When Stober ran the Mayor’s Office of Transportation and Utilities, his office attempted to meet people where they were by canvassing residents for their views outside public transit stops and grocery stores, in libraries and recreation centers.
Setting up a booth with literature and trained staff to answer questions in locations where people were going in their own time ensured that a larger swathe of the population could have their perspective heard. Then the self-selecting voices heard at public meetings could at least be matched with broader feedback.
Boston University’s Einstein agrees that more proactive forms of public engagement are preferable to the kind of public meetings triggered by Philadelphia’s zoning process (and now expected as a matter of course). She points to Minneapolis, where the city-wide legalization of triplexes was preceded by deep community engagement where residents’ views were solicited at street festivals and farmers markets, not just neighborhood meetings. As a result, renters’ voices were heard more often, not just the homeowners who dominate community associations.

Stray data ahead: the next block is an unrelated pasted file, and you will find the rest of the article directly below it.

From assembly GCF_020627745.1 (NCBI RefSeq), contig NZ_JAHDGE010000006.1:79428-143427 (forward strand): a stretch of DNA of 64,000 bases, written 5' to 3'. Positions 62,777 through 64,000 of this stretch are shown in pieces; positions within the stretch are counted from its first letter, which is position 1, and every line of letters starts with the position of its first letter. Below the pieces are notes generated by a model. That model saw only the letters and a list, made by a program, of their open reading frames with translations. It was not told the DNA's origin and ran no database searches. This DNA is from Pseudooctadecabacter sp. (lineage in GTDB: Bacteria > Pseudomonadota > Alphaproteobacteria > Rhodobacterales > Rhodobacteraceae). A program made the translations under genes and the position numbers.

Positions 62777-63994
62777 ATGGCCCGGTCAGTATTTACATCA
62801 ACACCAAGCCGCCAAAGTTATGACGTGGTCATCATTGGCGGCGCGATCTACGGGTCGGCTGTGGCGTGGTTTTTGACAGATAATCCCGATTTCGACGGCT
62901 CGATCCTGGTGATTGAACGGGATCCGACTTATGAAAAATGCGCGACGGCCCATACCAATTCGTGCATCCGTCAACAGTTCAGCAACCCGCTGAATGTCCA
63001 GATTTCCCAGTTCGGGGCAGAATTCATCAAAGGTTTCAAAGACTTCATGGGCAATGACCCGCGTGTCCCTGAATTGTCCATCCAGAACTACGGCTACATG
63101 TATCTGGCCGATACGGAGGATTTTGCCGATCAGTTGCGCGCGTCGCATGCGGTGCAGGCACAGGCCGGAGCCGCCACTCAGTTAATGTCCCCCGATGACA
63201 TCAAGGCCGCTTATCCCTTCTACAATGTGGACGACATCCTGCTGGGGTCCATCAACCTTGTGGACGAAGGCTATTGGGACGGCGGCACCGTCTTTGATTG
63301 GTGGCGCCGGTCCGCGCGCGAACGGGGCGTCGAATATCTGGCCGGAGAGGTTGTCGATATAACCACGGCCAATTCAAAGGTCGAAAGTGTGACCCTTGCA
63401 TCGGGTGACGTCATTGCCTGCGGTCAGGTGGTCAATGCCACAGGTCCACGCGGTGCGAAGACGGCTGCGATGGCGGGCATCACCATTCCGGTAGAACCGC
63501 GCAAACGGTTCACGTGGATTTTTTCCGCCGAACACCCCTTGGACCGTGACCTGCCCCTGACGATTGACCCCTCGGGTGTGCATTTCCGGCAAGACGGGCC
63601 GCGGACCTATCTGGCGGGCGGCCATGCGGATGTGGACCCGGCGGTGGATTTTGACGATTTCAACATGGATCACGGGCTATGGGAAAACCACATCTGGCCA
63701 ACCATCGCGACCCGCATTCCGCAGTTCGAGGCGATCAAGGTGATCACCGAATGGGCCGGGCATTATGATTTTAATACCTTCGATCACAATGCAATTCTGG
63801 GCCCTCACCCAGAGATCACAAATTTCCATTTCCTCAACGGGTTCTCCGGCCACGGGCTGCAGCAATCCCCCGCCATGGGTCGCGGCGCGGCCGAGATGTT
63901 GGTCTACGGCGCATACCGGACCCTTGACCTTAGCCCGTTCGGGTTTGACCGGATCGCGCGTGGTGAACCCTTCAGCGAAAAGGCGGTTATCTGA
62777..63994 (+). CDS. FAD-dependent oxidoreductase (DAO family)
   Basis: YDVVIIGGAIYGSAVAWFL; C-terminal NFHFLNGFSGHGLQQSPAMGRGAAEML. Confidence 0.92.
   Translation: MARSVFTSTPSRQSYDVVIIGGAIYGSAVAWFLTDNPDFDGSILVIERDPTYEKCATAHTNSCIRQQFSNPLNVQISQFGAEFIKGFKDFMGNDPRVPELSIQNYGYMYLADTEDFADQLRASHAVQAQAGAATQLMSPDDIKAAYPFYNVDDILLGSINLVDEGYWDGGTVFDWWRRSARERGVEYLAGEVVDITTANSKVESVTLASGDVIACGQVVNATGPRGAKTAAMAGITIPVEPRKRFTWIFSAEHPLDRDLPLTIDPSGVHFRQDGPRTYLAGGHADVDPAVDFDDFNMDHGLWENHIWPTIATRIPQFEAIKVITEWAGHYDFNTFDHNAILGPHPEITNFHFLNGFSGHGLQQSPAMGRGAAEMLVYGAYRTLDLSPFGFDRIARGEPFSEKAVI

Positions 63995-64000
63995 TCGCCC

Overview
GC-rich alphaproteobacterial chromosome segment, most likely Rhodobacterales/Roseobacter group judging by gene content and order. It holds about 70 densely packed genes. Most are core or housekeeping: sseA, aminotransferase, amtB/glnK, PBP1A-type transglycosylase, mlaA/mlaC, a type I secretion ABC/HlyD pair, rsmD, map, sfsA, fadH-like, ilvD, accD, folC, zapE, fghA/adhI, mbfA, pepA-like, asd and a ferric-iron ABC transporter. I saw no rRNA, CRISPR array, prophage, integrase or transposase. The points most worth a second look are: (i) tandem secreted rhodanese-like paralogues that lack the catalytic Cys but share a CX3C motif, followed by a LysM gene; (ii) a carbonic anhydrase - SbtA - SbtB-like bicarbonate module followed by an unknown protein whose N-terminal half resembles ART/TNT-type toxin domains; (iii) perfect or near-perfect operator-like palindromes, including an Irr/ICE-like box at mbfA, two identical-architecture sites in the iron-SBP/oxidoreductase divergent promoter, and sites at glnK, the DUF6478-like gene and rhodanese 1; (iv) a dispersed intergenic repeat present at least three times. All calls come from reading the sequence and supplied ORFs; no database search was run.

Some supporters and even opponents of Safehouse, however, say that the uproar over the unveiling of the South Philadelphia site were largely just about broader objections to the very idea of a supervised injection site.
“It was infuriating, but I don’t care what procedures they do to pass it or if they give us due process,” said South Philadelphia resident Donna Ciafre. “It doesn’t matter, I don’t want it period. I don’t want it in Philadelphia, I don’t want it in New Jersey, I don’t want it in the United States.”